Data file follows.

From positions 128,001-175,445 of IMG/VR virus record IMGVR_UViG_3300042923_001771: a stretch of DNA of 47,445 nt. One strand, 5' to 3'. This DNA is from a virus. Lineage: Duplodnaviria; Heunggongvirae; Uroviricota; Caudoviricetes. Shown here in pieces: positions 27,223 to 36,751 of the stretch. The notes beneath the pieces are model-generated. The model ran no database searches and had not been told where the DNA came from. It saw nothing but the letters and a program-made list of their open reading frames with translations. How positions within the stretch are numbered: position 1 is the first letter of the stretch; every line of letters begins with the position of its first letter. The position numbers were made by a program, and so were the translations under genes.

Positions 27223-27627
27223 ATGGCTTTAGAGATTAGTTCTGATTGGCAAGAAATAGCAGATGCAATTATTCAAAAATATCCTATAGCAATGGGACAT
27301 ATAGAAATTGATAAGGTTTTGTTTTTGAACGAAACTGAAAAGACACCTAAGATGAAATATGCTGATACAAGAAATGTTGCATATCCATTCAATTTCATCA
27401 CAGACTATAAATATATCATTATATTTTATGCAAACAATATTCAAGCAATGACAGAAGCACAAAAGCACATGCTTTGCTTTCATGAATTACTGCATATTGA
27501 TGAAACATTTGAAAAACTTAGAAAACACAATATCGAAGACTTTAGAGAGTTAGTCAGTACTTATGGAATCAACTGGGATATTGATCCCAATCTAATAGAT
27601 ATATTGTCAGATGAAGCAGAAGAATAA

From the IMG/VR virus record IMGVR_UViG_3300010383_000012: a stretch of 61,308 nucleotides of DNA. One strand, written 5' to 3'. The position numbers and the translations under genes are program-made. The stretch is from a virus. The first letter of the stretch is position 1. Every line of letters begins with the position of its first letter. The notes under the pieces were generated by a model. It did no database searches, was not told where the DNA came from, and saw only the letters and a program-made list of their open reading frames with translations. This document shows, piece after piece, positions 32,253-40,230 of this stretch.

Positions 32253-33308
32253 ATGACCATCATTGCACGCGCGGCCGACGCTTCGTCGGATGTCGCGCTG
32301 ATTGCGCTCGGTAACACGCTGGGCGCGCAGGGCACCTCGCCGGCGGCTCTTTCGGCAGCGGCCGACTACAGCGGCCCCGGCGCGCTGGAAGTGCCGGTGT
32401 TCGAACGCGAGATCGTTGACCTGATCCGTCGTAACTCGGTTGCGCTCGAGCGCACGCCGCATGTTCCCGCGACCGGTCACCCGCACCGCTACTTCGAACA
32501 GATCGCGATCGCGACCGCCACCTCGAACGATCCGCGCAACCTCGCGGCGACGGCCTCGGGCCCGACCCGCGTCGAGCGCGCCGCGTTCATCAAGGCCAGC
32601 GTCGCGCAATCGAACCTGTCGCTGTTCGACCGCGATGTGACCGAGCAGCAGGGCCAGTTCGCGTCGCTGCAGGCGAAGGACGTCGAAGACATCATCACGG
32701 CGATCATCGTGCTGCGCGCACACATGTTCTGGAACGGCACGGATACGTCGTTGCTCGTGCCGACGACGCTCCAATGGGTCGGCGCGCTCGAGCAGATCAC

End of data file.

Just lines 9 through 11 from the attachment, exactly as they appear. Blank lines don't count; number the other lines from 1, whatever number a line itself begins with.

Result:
Positions 32253-33308
32253 ATGACCATCATTGCACGCGCGGCCGACGCTTCGTCGGATGTCGCGCTG
32301 ATTGCGCTCGGTAACACGCTGGGCGCGCAGGGCACCTCGCCGGCGGCTCTTTCGGCAGCGGCCGACTACAGCGGCCCCGGCGCGCTGGAAGTGCCGGTGT